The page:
An exception to the foregoing framework provides that "[g]enerally, summary judgment is inappropriate prior to the completion of discovery." Wellington v. Estate of Wellington, 359 N.J. Super. 484, 496 (App. Div.), certif. denied, 177 N.J. 493 (2003). A party opposing summary judgment on that basis is nonetheless obligated to establish "'with some degree of particularity the likelihood that further discovery will supply the missing elements of the cause of action.'" Ibid. (quoting Auster v. Kinoian, 153 N.J. Super. 52, 56 (App. Div. 1977)). Additionally, the party opposing summary judgment "must specify what further discovery is required, rather than simply asserting a generic contention that discovery is incomplete." Trinity Church v. Lawson-Bell, 394 N.J. Super. 159, 166 (App. Div. 2007).
We depart from the motion court in two respects. First, the motion record--contrary to the judge's finding that the defendants did not have any knowledge with regard to the earlier happening of the trap door incident--supports the clear inference (as required by familiar Brill*fn5 principles) that defendants were in fact aware of the earlier date of the trap door incident because plaintiff had directly told them so. Plaintiff submitted an affidavit as part of the motion record in which he stated "[i]n late 2001, I contacted my prior attorney and told him about the accident that occurred in December 2000 or January 2001 and the injury to my lower back." Even in light of defendants' contrary certification regarding their lack of knowledge of a specific traumatic back injury occurring before 2002, the motion court was obliged to accept plaintiff's version of events for summary judgment purposes. See Senna v. Florimont, 196 N.J. 469, 475 n.1 (2008).
Second, we decline to adopt the motion court's constrained view that in a legal malpractice action that must be based upon a trial within a trial, e.g. Garcia v. Kozlov, Seaton, Romanini & Brooks, P.C., 179 N.J. 343, 358 (2004), a plaintiff is limited in the presentation of his or her expert proofs to the constrained universe created in the underlying case. The logical consequence of such a ruling would disenfranchise a plaintiff who claimed that an attorney's malpractice involved (1) a failure to obtain an appropriate expert, (2) the retention of an unqualified expert, or (3) the presentation of an expert's net opinion. We do not run the evidence to be used in a legal malpractice action through the filter of the allegedly negligent strategic choices made by the litigator. See Jerista, supra, 185 N.J. at 193 (holding that even without an expert opinion, plaintiff is entitled to rely upon other relevant evidence and legal principles such as res ipsa loquitor to prove liability).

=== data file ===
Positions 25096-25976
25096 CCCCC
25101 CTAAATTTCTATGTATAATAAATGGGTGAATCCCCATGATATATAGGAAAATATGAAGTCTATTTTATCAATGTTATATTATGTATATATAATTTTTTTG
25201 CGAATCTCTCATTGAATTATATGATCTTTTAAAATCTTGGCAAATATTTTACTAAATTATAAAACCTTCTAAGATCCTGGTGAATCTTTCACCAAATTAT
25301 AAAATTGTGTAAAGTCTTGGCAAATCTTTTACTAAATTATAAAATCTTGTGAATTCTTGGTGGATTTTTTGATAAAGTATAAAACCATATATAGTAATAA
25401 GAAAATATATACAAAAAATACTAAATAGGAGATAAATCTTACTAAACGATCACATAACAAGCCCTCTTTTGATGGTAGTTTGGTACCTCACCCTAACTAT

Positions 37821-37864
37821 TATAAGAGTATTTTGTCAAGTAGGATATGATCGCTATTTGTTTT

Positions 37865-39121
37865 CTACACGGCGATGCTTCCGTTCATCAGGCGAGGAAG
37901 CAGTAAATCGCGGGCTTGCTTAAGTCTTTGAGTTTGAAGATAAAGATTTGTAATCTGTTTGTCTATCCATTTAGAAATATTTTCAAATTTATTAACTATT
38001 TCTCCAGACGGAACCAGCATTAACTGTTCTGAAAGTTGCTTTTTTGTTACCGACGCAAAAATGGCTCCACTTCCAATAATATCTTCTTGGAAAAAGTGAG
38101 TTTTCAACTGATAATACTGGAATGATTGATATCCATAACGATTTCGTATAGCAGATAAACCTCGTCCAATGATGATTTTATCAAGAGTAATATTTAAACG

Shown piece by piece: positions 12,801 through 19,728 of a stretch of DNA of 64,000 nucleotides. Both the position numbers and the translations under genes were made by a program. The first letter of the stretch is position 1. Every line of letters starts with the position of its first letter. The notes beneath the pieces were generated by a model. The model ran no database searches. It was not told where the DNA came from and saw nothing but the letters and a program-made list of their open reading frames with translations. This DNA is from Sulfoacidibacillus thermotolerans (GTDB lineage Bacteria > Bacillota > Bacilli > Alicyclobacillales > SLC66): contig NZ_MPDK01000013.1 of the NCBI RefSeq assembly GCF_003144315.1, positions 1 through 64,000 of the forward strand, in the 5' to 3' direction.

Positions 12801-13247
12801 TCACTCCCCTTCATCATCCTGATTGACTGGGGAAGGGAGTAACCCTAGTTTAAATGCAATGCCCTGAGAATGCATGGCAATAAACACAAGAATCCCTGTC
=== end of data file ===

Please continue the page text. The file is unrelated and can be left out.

Nevertheless, under the unique and extraordinary circumstances of this case, which include (1) the unanticipated conduct of plaintiff's counsel conceding the bar of FELA's statute of limitations at the time of the underlying motion for summary judgment and (2) the adoptive admission of the Rufolo Report in the legal malpractice action, we conclude that plaintiff is, as a matter of law, unable to establish a necessary element required to pursue a legal malpractice action.
A plaintiff in a legal malpractice suit must show: "'(1) the existence of an attorney-client relationship creating a duty of care by the defendant attorney, (2) the breach of that duty by the defendant, and (3) proximate causation of the damages claimed by the plaintiff.'" Jerista, supra, 185 N.J. at 190-91 (2005) (quoting McGrogan v. Till, 167 N.J. 414, 425 (2001)). It is plaintiff's inability to demonstrate the third prong of proximate causation that requires our affirmance of the judgment of the Law Division.
At the end of the FELA litigation's pretrial life cycle there were ostensibly three claims still pending on behalf of plaintiff: (1) the elbow claim, (2) the acute back claim, and (3) the occupational back claim. Defendants' role in the litigation was marginal; they merely cast off the anchor to commence the action. On the other hand, it was attorney Sanders who piloted the case into the shoals of dismissal. He worked with plaintiff to answer discovery requests, obtained the Rufolo Report as plaintiff's sole liability opinion, and decided (presumably in consultation with his client) on the stratagems to be deployed in order to resist NJT's motion for partial summary judgment, before hopefully proceeding to trial. By essentially conceding that all of plaintiff's back claims were without merit, plaintiff cannot resurrect his moribund theory of liability--engineered by Sanders--and pass it off as a professional negligence claim against his former attorneys. The Rufolo Report, even when viewed indulgently in plaintiff's favor, operated to eliminate any viable claim for an acute back injury, and instead promoted only a claim against NJT for a cumulative occupational back injury. Plaintiff's use--through the expert selected by Sanders, not defendants--of an opinion that negated an acute back injury cannot fairly be ascribed to defendants' conduct. Even if they failed to file the FELA claim in a timely fashion, plaintiff relinquished the acute back claim on his own, without regard to the statute of limitations.